The word “decennial” provides a good example. The thing—the concept—isn’t hard to understand: it means something that happens every 10 years. Decennial is just a highfalutin way of saying it. It’s in a higher social register of English; understanding it gives you membership at a certain level of the “educated” club. If someone doesn’t understand “decennial,” it’s the word and not the concept that’s causing the difficulty.

Biblical-theological words like propitiation and justification are the same. I don’t think it’s hard to understand appeasing or satisfying the wrath of a deity, or receiving a not-guilty verdict from a judge. Just toss a good word picture into your Bible teaching and people will get the concept. I always think of God’s wrath “abiding” over the wicked (John 3:36) like the dark cloud above the head of a cartoon character. Every sin increases the size and darkness of the cloud, and one day it’ll burst. Christ propitiated the Father’s wrath by standing for me in the courtroom and letting that cloud burst on his own shoulders. The concepts are accessible; it’s the words that are hard, because they are rare.

Gifted Bible teachers who love the truth and love their neighbors find ways to connect people’s knowledge of things with their conventional biblical labels.

Gifted Bible teachers who love the truth and love their neighbors will find ways to connect people’s knowledge of certain things with their conventional biblical labels.

Things

The word quixotic, by contrast, provides an example of a thing, a concept that isn’t commonly known among plowboys. Quixotic means “naively idealistic and impractical like Don Quixote.” But Quixote isn’t well known to the average American. Teachers using the word “quixotic” will have to explain the thing it points to, or they will fail to edify.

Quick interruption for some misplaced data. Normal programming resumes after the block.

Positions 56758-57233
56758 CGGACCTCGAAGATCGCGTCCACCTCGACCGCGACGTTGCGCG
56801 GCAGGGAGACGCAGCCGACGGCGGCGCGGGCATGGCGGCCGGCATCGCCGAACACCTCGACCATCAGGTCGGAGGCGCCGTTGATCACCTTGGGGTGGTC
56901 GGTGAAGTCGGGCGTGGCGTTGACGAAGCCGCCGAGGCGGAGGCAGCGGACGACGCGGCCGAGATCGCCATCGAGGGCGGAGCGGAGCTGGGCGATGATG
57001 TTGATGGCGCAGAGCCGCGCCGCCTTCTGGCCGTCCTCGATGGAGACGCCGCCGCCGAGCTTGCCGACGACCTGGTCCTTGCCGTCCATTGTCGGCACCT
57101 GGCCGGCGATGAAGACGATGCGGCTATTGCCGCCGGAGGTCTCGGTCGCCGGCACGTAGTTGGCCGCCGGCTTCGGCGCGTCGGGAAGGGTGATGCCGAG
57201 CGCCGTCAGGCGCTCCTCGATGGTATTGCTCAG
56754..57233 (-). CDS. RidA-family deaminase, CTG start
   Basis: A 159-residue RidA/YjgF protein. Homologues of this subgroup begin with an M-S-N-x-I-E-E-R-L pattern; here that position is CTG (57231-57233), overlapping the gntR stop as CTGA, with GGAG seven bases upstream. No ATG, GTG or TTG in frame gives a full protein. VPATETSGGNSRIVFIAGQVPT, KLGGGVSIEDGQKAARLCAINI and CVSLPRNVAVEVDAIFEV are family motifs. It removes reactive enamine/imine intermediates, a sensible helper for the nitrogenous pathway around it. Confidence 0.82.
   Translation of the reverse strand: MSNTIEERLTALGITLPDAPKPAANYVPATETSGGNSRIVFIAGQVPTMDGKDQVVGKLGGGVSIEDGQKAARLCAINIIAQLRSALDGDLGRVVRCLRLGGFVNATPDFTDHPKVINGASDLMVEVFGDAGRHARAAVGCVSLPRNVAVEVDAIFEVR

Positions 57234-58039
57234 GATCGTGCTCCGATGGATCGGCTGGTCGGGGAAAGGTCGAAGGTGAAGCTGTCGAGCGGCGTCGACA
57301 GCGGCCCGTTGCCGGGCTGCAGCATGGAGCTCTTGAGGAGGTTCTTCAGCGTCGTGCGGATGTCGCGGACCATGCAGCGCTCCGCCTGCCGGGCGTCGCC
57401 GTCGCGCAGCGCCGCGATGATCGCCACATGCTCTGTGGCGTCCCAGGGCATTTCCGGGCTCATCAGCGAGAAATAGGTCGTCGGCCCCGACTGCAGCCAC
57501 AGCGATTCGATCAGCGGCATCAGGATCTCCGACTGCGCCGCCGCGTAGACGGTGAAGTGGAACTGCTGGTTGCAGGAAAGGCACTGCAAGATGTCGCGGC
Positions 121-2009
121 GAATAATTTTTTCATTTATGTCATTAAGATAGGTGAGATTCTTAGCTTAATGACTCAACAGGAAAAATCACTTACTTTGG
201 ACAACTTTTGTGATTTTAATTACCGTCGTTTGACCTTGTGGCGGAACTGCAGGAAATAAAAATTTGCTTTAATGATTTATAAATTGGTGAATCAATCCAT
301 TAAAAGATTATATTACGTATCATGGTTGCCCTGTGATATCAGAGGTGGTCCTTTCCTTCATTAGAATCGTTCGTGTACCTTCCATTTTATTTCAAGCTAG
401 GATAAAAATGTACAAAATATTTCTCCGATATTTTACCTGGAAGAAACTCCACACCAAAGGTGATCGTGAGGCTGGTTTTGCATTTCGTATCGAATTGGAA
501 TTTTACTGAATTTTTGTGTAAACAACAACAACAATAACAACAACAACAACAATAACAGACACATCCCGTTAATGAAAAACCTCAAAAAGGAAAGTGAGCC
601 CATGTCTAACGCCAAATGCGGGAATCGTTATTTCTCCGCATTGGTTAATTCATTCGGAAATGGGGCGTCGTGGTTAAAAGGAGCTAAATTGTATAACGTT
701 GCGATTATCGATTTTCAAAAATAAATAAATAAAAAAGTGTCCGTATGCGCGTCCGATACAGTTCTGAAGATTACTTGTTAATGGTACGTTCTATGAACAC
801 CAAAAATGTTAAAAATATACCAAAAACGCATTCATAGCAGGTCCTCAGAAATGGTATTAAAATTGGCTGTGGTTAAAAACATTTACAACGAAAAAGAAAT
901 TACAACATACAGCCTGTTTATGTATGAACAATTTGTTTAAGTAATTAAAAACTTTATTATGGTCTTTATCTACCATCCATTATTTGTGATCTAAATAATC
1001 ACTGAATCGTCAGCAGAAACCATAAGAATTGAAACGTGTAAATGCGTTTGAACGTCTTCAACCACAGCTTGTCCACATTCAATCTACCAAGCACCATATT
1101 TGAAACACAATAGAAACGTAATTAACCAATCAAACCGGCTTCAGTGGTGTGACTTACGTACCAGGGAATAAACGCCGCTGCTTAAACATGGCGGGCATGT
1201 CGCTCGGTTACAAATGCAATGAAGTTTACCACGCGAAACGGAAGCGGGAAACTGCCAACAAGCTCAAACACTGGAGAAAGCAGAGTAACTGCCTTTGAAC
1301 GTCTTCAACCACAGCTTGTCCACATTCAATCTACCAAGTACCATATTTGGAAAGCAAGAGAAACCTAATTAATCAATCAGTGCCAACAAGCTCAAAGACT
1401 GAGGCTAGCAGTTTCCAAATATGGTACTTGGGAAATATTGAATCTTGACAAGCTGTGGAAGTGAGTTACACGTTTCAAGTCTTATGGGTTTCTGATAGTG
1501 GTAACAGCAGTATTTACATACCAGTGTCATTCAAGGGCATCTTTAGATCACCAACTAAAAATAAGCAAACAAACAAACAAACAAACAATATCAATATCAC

“Mandrakes” is a biblical word. Like “quixotic,” it’s a word that points to a thing your hearers likely won’t know. Mandrakes show up in the biblical story twice: once during the story of Rachel and Leah in Genesis 30 and once in the love poetry of Song of Songs (Song 7:13). American suburbanites will know neither what mandrakes are nor what role they played in the Ancient Near East.

Good Bible teachers illuminate the word by explaining the thing.

Some of this can be picked up from context. Mandrakes were clearly considered to be promoters of fertility. (And Songs of Songs adds that they’re “fragrant.”) But in order to teach Genesis 30 to others, good Bible teachers will have to illuminate the word by explaining the thing.

What’s a Sheol? Same problem. In fact, the word Sheol—used in multiple other English Bible translations—is possibly a bit of a cop-out, indicating that translators themselves aren’t confident about what the thing called a Sheol is. So they don’t translate—they transliterate (the Hebrew word is שְׁאוֹל [sheol]). Good Bible teachers will pick up on this and explain the thing so people can be edified by the word.

Is Your Language for God’s Glory or Yours?

There are sins and temptations available in the parts of the dictionary that the man on the street—Tyndale’s plowboy—doesn’t frequent.

One is arrogance. I was that kid, the annoying and pretentious spelling-bee champion who purposefully read the dictionary to learn words that would make other people feel dumb. Don’t do that. The tongue is a “world of iniquity,” and linguistic ostentation is a sin of which it’s well capable.

Our words are supposed to be an offering to others. They’re a service.

Another is eloquence, or rather trusting it. Paul addresses this problem in his first letter to the troubled Corinthian church: “I, when I came to you, brothers, did not come proclaiming to you the testimony of God with lofty speech or wisdom” (1 Cor. 2:1).

But as many have pointed out, the Bible is full of eloquence, and so are the Pauline letters. Biblical poetry is deep; biblical narrative art is subtle; there are literary devices galore on Scripture’s every page. The problem isn’t using literary art but trusting it—and, I’d add, using it with the wrong audience.

Our words are an offering to others, or at least they’re supposed to be. They’re a service. We must ask ourselves repeatedly: Will my audience know this word? Will they know this thing?

It might’ve been 10 years since you last asked yourself (or a discerning friend) if your language is truly suited to your audience. Maybe now’s a good time for a decennial performance review.